I had many mixed dreams that did not make sense. I woke up several times and was thinking of my fate. The loss is enormous. It cannot be fathomed. I was thinking that it takes guts to live. It is easier to die than to go on. I want to die because of David and yet I want to live because of my husband, daughter and grandson. I am so confused and tormented. I did laundry and spoke to a woman about David. I tried to read but could not. Images of David’s life continue to flash in front of me. The pain is unbreakable and the tears do not dry. I read a bit but could not sleep. After supper I saw a movie and heard Les Miserables “I dreamed that life would be so different from this hell I am living, and life killed the dream I dreamed”. For some reason I am in much pain and can't be comforted. I often reflect over the quotes that people said to me in an effort to make sense out of David’s death. None of it made sense to me. I continue to be angry and I need to reach the point of letting go and accepting my fate. Yet how can I accept this. It is unacceptable. I am furious that I have no choice in the matter. There is no reversal of the situation. It is terminal. It is final. I could not sleep and I wailed again for my son whom I adore and love.

Thursday, September 11, 2014

A New Skyline 9/11

After 9/11 the twin towers disappeared. They just simply vanished and so did the hopes and dreams of thousands if not millions of people. There was a new skyline in New York. In lieu of the towers every year beams of light are erected on that special night in the form of the towers to replace what was lost. These lights will never replace the real thing. They are not the same. They will never be the same. However they are a reminder and a symbol of what can never be replaced. Unlike the real towers these beams of light can only be seen in the dark. Since I live in the area near where the towers existed, I can see the lights every year. My heart goes out to all those who are suffering due to the evil that was inflicted upon them.

When my son’s candle burned out, I was left in the thickest darkness grouping for the unknown. These times of darkness are full of complexity and confusion. At times there seems to be no light in the path. Then I realize that God is guiding me in the dark. It is these dark days that have allowed me to see more clearly than before. I am realizing that in the light our eyes are unable to discern as effectively as in the dark. I can see what others do not see. Most of what I learned came in the darkest hours of my life. I am learning to trust God in the dark.

At The Compassionate Friends meetings I hear the term “the new normal”. I actually do not like the phrase, but it is used a lot today by so many people. There is no such thing as normal when you lose your child. It does not matter if it is old normal or new normal. The child that came from your own loins, rested on your bosom and was your delight vanished like the towers did. It is abnormal, absurd, backwards and reversed when you bury your child. Children should bury their parents and not the other way around. Since I cannot return to the kind of world that existed before David died nothing can be normal again. However I must rise above what happened. I need to do what I once thought was impossible. I must rebuild my world with a new skyline.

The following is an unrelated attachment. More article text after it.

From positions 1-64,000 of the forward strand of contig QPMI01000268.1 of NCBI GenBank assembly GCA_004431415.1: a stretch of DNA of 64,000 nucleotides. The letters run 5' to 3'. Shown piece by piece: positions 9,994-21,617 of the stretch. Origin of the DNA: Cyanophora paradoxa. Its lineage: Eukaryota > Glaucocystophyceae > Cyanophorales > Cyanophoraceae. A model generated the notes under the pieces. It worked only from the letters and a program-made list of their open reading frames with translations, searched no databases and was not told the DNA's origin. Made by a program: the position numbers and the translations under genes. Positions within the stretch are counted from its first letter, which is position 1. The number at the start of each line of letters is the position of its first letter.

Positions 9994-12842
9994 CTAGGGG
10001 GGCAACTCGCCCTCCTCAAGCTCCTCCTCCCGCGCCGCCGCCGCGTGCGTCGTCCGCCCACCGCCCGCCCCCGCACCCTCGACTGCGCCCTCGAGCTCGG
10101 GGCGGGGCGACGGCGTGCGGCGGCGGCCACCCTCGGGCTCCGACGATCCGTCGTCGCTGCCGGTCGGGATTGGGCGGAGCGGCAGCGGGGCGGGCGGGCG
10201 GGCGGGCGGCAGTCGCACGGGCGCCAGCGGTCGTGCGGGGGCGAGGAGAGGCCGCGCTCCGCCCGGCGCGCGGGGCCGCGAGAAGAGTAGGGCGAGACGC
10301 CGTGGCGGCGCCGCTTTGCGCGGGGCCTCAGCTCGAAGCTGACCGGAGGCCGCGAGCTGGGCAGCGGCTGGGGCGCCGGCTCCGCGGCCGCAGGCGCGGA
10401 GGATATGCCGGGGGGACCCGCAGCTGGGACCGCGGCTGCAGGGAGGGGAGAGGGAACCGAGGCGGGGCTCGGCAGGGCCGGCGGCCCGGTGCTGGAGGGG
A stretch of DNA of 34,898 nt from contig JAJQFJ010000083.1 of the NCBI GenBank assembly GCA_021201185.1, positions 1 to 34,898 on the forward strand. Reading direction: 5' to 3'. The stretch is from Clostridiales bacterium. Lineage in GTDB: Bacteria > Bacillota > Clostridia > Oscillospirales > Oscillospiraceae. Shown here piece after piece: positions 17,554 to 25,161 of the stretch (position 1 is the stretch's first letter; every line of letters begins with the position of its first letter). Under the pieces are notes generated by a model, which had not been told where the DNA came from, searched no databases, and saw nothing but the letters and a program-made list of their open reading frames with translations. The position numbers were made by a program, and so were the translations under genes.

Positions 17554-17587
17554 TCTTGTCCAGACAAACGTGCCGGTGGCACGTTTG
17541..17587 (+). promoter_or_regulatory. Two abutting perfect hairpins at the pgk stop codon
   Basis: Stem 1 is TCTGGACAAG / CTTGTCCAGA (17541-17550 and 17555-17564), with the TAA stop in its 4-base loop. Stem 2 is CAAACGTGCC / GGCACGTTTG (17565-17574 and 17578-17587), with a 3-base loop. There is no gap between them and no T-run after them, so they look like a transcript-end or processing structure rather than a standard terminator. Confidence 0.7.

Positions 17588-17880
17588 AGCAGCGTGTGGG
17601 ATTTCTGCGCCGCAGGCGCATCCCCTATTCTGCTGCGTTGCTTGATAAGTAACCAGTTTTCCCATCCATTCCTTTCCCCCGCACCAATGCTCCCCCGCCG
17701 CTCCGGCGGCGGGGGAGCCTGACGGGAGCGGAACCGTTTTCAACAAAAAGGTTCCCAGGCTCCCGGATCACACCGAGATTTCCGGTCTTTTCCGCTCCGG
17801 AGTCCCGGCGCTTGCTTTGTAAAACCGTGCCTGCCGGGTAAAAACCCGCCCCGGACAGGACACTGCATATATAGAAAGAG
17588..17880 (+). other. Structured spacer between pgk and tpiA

What is this new skyline? I am not really sure. However, I believe that it is different for each one of us. I always had zest for life. Since David died I lost this ability to enjoy living and began to simply exist. As I grieve I realize that no amount of grieving is going to bring my son back to me. How do I then begin to live intensely as opposed to simply existing? To live I need to have a new skyline that makes me realize that life is beautiful. I need to cherish each moment as life is a gift. I must put sense, worth and hope into life, without which life is meaningless. It is a skyline that I only can see as I look into my heart and soul. I can picture it in my mind and can become the person that God wants me to be. I can become a part of nature and all that my eyes can behold. I can lift my head high and aspire for what is beautiful and true. I can live with the fact that my love for David is deathless. 

Monday, August 25, 2014

What is your purpose in life?

I took life for granted until David died. It is then that I realized my purpose in life.

When I told the therapist after David died that I no longer have purpose, he told me that it was alright not to have a purpose. However, I knew that it is not alright. I began to drift. I did not know who I was. I did not know what to do with the rest of my life. My life was in a great crisis. I asked many big questions such as what is the meaning of life. What am I supposed to do with the rest of my life? However, there were no answers to these questions.

I did not want to get up in the morning. I did not want to do anything. I just sat on the couch for hours reflecting over the loss, crying and wondering if I can survive. I was totally devastated and in deep despair. I wanted to die. I wanted for my life to be over. I could not go on as before.

As a professor, I disconnected from my colleagues. I only did the minimal. I taught in between tears and screams and went home doing the same thing. Crying in the car became routine. Students tried to console me, but nothing seemed to work.

I realized one day that I could not continue like this. I could not take life for granted. I realized that life is a gift from God. I realized that every moment counts. I started letting go of trivial concerns and decided to set myself free. I discovered myself. I know who I am and not what people want me to be. It took me 9 years before I was able to reconnect again. I still have days when I have a difficult time surviving.